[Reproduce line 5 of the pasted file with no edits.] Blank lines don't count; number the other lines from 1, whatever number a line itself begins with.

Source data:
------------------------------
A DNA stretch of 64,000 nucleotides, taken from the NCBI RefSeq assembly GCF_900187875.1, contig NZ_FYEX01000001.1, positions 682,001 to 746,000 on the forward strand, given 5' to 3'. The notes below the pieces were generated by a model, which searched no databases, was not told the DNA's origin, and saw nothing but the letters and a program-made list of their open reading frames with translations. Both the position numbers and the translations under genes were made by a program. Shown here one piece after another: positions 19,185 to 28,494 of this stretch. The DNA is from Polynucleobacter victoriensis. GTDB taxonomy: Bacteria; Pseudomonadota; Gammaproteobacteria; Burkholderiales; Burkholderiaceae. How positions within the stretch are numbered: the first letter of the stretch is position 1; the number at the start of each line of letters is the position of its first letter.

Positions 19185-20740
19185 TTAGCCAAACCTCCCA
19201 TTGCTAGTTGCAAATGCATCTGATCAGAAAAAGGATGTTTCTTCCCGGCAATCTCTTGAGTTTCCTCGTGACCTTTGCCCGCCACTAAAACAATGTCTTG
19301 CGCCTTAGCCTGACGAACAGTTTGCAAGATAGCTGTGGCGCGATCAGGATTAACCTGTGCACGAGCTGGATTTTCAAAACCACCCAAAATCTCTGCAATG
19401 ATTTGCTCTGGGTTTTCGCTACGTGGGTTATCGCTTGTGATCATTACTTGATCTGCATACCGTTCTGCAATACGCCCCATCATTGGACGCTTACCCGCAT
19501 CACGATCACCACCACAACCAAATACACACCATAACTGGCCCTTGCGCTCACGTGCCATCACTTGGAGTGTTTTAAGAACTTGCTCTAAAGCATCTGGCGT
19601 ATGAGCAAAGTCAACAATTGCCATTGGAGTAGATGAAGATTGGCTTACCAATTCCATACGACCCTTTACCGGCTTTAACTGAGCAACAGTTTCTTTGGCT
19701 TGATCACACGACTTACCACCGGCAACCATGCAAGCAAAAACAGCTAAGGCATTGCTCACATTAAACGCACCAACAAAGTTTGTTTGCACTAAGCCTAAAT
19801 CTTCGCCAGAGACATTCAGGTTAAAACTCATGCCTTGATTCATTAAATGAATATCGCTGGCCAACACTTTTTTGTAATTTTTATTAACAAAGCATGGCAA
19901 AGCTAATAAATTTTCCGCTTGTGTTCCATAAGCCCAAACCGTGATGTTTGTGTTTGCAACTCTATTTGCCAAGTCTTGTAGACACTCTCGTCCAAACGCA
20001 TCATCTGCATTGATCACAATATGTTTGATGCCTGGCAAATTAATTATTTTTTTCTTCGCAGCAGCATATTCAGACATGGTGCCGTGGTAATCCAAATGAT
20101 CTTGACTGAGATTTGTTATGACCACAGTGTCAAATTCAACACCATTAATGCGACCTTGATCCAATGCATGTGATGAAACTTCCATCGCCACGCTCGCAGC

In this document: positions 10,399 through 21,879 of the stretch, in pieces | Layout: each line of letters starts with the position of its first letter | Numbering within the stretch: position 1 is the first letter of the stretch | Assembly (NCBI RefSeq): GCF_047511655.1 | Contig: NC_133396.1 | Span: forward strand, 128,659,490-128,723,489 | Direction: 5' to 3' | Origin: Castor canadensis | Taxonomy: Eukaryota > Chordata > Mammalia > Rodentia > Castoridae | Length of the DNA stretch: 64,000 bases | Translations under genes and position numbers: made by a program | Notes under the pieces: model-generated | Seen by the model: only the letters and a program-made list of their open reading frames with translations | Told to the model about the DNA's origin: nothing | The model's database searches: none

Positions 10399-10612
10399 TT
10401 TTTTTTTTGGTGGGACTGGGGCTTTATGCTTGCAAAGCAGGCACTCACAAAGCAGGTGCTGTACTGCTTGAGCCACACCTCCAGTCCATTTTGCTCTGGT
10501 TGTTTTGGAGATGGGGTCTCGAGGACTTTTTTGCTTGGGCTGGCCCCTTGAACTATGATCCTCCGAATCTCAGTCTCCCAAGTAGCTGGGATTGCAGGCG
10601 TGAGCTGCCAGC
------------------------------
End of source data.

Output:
19301 CGCCTTAGCCTGACGAACAGTTTGCAAGATAGCTGTGGCGCGATCAGGATTAACCTGTGCACGAGCTGGATTTTCAAAACCACCCAAAATCTCTGCAATG